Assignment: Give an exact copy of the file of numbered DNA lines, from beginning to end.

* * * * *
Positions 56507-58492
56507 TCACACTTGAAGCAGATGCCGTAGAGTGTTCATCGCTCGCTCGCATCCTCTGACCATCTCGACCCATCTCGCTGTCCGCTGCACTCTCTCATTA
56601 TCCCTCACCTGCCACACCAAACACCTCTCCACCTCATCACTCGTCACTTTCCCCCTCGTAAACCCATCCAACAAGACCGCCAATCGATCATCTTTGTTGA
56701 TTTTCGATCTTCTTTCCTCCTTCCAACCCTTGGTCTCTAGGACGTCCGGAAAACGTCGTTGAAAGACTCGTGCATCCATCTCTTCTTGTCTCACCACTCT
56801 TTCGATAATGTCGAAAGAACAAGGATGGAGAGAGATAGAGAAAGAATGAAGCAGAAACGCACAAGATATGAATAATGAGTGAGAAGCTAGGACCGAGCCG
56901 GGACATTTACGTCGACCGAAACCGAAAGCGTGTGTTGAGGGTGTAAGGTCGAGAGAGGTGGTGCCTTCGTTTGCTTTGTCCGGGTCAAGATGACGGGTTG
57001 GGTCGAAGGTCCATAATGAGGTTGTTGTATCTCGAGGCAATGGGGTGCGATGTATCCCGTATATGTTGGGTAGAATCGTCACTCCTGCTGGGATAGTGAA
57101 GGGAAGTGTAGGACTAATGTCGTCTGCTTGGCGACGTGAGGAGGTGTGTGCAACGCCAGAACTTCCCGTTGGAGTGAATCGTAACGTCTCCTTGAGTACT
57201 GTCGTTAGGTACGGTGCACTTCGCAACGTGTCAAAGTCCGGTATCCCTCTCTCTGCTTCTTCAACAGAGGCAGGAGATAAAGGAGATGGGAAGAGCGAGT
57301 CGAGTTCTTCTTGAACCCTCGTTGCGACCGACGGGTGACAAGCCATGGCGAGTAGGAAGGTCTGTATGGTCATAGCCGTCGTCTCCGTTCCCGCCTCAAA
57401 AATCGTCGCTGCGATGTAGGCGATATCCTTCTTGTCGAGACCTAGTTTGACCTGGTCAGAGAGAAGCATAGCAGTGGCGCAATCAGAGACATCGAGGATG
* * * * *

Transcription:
Positions 56507-58492
56507 TCACACTTGAAGCAGATGCCGTAGAGTGTTCATCGCTCGCTCGCATCCTCTGACCATCTCGACCCATCTCGCTGTCCGCTGCACTCTCTCATTA
56601 TCCCTCACCTGCCACACCAAACACCTCTCCACCTCATCACTCGTCACTTTCCCCCTCGTAAACCCATCCAACAAGACCGCCAATCGATCATCTTTGTTGA
56701 TTTTCGATCTTCTTTCCTCCTTCCAACCCTTGGTCTCTAGGACGTCCGGAAAACGTCGTTGAAAGACTCGTGCATCCATCTCTTCTTGTCTCACCACTCT
56801 TTCGATAATGTCGAAAGAACAAGGATGGAGAGAGATAGAGAAAGAATGAAGCAGAAACGCACAAGATATGAATAATGAGTGAGAAGCTAGGACCGAGCCG
56901 GGACATTTACGTCGACCGAAACCGAAAGCGTGTGTTGAGGGTGTAAGGTCGAGAGAGGTGGTGCCTTCGTTTGCTTTGTCCGGGTCAAGATGACGGGTTG
57001 GGTCGAAGGTCCATAATGAGGTTGTTGTATCTCGAGGCAATGGGGTGCGATGTATCCCGTATATGTTGGGTAGAATCGTCACTCCTGCTGGGATAGTGAA
57101 GGGAAGTGTAGGACTAATGTCGTCTGCTTGGCGACGTGAGGAGGTGTGTGCAACGCCAGAACTTCCCGTTGGAGTGAATCGTAACGTCTCCTTGAGTACT
57201 GTCGTTAGGTACGGTGCACTTCGCAACGTGTCAAAGTCCGGTATCCCTCTCTCTGCTTCTTCAACAGAGGCAGGAGATAAAGGAGATGGGAAGAGCGAGT
57301 CGAGTTCTTCTTGAACCCTCGTTGCGACCGACGGGTGACAAGCCATGGCGAGTAGGAAGGTCTGTATGGTCATAGCCGTCGTCTCCGTTCCCGCCTCAAA
57401 AATCGTCGCTGCGATGTAGGCGATATCCTTCTTGTCGAGACCTAGTTTGACCTGGTCAGAGAGAAGCATAGCAGTGGCGCAATCAGAGACATCGAGGATG